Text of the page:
The new VGH Cycling Centre sits on the northern edge of the Vancouver General Hospital grounds on 10th Avenue, tucked between Willow and Laurel Streets.
You can’t miss it; just look for the red bike stand and tire pump bolted to the sidewalk out front.
Those are the two things that caught my eye a few weeks ago as I rode by. I wondered if they were there for the use of any cyclist in distress; part of the effort to get cyclists off West Broadway (9th Avenue) and onto 10th Avenue.
The answer, it turns out, is an unequivocal yes and no: yes to hospital employees. No to the rest of us.
I was pumped but now I’m a bit deflated
The Cycling Centre is located at 860/866 West 10th Avenue in what used to be the VGH's laundry building. It’s there exclusively to cater to the needs of hospital employees who ride their bicycles to work.
It’s open 24 hours a day, all year round. It has 174 bike racks (including 12 outlets for electric bikes), eight bike lockers, change rooms—with shower facilities—storage lockers, air pumps, and bike stands with tools.
A full one-year membership with change-room access costs $165 per year.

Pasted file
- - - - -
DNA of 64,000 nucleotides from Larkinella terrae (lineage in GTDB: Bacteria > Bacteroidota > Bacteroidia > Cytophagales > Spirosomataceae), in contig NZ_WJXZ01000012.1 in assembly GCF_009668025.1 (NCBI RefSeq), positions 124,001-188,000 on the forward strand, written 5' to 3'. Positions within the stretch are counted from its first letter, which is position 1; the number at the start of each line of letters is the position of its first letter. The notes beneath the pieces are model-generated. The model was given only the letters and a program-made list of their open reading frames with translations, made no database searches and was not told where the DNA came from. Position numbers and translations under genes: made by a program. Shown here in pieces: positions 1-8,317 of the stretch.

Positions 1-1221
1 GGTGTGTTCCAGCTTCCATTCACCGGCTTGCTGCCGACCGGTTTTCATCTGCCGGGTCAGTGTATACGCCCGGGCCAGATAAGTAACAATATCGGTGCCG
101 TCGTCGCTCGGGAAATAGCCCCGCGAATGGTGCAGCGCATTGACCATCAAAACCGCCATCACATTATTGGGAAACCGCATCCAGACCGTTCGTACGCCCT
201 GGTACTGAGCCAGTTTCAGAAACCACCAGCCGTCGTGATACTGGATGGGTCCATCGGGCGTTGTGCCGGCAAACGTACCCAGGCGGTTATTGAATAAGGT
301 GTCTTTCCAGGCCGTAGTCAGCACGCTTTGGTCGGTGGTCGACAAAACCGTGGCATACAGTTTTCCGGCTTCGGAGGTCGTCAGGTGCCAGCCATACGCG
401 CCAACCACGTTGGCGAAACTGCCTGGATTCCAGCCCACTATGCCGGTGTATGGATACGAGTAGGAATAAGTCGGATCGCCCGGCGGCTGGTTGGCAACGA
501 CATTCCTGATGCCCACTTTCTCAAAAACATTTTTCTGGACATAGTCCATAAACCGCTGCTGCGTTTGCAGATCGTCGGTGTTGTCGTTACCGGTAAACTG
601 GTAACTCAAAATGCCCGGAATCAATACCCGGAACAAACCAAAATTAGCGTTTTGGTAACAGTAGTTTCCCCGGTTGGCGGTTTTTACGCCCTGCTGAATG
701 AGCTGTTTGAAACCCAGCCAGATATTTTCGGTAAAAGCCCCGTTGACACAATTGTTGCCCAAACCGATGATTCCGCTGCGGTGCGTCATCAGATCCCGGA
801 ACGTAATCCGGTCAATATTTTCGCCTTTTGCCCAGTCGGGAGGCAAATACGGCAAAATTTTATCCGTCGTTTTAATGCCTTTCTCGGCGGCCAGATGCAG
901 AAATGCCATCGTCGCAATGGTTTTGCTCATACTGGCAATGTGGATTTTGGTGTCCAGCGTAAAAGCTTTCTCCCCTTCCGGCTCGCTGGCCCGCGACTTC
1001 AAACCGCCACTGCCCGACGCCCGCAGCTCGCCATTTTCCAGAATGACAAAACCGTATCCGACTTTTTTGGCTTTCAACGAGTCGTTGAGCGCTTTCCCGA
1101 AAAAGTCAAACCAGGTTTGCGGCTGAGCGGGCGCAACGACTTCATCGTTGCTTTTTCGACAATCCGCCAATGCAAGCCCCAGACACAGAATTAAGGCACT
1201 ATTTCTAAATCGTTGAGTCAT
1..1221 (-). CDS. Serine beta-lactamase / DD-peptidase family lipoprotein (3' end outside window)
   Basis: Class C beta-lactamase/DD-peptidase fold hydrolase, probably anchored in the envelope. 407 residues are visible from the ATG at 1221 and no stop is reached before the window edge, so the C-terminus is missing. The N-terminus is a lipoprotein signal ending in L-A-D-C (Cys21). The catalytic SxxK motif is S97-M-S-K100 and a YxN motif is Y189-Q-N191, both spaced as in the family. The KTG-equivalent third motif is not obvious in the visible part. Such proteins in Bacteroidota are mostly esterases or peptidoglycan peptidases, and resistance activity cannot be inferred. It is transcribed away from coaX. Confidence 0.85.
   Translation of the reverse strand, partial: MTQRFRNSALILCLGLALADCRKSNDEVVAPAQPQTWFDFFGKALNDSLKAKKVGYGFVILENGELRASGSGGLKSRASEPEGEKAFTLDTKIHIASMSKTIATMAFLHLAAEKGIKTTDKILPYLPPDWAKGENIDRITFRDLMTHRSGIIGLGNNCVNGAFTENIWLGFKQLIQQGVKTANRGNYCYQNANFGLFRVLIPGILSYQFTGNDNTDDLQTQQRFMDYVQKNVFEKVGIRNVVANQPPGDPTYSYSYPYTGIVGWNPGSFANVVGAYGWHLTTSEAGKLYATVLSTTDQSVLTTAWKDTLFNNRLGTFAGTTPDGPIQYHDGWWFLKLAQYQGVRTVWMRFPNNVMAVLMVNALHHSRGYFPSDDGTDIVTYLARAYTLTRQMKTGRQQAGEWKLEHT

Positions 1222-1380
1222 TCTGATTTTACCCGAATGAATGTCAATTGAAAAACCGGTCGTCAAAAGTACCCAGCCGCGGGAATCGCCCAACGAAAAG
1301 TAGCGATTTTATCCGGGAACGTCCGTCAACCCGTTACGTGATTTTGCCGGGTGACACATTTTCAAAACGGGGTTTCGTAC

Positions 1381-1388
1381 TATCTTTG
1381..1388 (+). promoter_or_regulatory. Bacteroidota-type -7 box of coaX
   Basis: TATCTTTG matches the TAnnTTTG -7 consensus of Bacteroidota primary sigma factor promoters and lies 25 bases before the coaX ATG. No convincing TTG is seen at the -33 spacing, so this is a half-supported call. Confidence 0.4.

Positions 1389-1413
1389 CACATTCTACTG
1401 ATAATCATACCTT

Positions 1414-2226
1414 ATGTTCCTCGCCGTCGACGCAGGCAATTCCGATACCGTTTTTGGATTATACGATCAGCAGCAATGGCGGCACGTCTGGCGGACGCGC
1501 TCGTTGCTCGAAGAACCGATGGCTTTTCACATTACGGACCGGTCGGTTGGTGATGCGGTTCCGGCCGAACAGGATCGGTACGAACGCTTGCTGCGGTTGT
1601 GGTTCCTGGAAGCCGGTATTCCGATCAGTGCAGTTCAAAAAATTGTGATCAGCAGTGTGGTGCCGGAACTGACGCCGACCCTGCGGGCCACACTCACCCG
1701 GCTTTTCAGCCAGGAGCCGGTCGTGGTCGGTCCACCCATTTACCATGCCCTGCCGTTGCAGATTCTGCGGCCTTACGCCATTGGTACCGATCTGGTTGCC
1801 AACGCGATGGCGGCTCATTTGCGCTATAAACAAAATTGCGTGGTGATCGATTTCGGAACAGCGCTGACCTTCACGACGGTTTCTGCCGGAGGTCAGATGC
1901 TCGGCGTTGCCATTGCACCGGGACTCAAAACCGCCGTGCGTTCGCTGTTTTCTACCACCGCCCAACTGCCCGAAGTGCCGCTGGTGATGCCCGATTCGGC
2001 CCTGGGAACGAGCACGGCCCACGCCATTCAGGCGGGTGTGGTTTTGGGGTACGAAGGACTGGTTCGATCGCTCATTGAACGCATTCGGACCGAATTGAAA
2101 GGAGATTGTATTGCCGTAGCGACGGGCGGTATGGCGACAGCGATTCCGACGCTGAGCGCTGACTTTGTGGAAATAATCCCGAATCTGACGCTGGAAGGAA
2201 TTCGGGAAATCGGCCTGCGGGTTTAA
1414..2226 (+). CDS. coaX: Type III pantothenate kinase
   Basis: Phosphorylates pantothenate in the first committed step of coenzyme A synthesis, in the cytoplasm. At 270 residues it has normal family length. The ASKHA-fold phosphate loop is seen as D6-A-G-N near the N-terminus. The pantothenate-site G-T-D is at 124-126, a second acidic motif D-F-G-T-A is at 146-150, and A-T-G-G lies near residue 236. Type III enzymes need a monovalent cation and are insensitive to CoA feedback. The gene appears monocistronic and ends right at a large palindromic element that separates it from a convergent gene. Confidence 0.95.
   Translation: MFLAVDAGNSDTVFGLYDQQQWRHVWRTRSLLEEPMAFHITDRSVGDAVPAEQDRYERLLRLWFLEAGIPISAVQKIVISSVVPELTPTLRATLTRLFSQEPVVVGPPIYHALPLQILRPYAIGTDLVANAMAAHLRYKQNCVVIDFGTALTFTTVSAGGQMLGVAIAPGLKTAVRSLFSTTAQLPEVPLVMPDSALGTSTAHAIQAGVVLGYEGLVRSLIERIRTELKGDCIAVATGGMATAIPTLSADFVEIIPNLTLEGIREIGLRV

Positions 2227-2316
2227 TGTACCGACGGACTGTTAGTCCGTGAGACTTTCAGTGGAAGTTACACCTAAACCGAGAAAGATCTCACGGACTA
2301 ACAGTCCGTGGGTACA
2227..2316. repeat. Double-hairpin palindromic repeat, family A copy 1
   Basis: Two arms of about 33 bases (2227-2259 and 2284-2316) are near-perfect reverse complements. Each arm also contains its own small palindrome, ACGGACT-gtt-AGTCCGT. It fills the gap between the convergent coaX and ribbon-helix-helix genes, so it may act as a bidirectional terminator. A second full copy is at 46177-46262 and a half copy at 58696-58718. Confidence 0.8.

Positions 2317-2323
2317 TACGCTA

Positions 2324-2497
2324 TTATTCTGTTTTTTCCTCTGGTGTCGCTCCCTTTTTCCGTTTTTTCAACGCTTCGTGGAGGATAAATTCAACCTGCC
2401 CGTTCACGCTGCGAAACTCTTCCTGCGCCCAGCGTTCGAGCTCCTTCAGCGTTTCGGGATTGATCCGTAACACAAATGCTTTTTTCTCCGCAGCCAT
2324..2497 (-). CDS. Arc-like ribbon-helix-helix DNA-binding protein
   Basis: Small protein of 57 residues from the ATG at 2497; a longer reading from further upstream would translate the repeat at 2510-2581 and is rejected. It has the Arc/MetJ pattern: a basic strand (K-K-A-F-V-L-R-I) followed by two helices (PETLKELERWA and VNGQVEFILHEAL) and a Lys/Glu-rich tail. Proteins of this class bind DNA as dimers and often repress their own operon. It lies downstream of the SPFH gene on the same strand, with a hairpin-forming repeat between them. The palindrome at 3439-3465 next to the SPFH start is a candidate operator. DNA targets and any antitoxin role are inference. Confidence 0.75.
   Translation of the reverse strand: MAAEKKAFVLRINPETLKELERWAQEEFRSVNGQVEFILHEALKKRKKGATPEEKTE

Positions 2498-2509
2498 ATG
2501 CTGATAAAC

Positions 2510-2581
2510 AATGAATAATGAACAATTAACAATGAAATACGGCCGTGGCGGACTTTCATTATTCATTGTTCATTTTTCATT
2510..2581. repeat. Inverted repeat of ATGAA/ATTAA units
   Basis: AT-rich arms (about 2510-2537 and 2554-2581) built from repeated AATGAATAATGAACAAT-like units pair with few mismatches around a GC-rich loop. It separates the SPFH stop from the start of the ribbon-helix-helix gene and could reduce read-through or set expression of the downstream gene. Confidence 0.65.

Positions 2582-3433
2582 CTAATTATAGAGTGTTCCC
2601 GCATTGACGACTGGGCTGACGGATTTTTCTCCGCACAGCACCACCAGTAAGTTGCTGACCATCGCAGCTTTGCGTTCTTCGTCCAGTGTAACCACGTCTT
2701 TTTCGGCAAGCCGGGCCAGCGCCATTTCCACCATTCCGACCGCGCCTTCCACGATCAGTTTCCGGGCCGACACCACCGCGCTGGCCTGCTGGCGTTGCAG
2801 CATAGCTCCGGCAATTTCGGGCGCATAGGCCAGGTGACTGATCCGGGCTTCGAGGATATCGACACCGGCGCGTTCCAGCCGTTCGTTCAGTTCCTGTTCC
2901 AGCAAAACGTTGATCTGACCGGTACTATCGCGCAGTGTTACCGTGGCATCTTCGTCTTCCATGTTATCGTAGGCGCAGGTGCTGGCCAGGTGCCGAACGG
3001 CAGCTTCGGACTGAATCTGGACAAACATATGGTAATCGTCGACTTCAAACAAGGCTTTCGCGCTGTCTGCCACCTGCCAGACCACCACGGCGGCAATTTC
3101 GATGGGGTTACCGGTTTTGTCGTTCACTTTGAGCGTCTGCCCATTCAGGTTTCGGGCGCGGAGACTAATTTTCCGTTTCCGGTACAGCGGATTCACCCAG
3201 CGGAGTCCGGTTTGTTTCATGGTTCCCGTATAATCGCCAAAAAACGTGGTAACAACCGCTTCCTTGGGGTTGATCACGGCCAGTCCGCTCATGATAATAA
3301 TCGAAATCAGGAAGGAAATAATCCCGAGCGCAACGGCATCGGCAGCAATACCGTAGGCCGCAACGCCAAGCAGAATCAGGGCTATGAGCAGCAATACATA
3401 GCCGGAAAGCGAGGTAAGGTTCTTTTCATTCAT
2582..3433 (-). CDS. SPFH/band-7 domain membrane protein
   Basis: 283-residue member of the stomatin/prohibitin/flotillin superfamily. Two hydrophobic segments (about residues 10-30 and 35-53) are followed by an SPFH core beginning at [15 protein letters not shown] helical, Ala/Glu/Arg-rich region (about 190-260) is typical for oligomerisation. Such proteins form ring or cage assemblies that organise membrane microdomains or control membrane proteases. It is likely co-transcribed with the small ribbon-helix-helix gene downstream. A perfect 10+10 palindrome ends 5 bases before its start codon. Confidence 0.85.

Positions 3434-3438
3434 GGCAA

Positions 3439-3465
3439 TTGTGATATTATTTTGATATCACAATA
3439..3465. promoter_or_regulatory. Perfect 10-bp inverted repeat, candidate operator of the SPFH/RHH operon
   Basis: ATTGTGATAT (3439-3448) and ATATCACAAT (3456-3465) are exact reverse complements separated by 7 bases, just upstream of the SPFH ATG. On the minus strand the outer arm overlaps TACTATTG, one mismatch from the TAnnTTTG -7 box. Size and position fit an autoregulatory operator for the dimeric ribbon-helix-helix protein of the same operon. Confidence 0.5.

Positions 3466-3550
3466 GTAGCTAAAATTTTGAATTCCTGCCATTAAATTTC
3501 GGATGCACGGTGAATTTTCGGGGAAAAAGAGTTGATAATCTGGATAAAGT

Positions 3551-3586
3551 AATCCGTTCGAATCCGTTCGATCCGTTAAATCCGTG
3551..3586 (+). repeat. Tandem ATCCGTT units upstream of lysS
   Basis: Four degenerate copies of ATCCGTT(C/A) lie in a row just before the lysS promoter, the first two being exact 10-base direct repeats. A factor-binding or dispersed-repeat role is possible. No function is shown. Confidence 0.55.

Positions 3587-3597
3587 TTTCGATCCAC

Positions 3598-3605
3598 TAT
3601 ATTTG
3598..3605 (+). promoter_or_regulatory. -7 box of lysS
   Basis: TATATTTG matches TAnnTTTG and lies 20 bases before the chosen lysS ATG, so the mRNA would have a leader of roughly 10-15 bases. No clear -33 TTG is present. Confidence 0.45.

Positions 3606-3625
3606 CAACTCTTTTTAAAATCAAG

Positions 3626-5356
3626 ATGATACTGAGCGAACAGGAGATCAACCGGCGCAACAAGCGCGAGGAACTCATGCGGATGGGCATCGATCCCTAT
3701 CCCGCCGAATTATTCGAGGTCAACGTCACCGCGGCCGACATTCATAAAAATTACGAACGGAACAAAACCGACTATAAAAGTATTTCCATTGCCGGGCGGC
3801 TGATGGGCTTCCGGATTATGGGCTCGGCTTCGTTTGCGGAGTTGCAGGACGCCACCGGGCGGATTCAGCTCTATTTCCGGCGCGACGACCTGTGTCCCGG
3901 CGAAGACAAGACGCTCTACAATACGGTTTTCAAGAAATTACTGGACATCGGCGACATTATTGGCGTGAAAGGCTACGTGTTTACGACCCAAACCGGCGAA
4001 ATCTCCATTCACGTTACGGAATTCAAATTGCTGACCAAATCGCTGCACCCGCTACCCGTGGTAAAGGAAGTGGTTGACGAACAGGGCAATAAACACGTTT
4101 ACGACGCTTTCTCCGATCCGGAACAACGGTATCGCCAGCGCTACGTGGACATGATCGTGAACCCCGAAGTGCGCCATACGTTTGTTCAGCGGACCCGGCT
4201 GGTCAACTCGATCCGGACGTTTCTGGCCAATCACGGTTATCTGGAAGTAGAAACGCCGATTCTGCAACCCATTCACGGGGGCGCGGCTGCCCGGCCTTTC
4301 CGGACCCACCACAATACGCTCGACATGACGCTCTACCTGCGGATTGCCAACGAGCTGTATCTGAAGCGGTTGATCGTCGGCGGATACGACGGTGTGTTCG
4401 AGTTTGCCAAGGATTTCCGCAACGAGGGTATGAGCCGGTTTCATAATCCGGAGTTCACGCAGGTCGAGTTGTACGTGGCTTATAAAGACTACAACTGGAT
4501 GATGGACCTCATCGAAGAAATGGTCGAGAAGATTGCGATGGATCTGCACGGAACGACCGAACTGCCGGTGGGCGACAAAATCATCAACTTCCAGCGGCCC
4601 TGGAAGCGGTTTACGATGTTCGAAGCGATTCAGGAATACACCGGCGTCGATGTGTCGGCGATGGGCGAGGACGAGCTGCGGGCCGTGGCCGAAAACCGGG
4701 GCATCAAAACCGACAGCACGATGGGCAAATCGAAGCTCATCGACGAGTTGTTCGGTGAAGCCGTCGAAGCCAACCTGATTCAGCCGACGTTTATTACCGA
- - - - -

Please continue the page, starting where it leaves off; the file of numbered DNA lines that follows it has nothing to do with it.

What a great thing for hospital employees! So when can the rest of us get something like that? I, for one, would be willing to pay for the privilege.
Striking out on West 10th Avenue
Speaking of West 10th Avenue: a few days ago a pedestrian on the north sidewalk of West Broadway at Heather Street actually yelled at me as I rode my bicycle in traffic.
He wanted me to know that West 10th was a bicycle route…did I know that?
As I passed him, I laughed. Didn’t he mean “pedestrian route”?
I use West 10th Avenue often enough and I see the large bicycle icons painted on the roadway but who’s kidding who? Cyclists have West 10th as a bike lane the way bowling balls have bowling lanes.
Except it’s considered wrong for cyclists to knock pedestrians off their pins.
The fact is, the four blocks of 10th Avenue that parallel the Vancouver General Hospital grounds—between Oak and Ash—are one long pedestrian crosswalk, marked or otherwise, as far as the pedestrians are concerned.
Hospital employees, patients, and their visitors all think nothing of blithely stepping out onto the roadway without so much as a glance to assay oncoming traffic.
There is no other stretch of road like it that I know of. This fearless and mindless attitude on the part of pedestrians must have something to do with their close proximity to emergency medical services—that’s the only way it makes any sense to me.
I use West 10th as a connector between Oak and Ontario when I’m not in a hurry. Any time I might save from the absence of traffic lights I more often than not lose to slowing, swerving, and stopping for jaywalking pedestrians.
I’m not really complaining. it’s a pleasant, tree-lined stretch of road. And the pedestrians’ happiness to have a place of their own kind of rubs off on me.
When I am in a hurry, like when I come back to Fairview from an East Vancouver bottle depot, I always take West Broadway.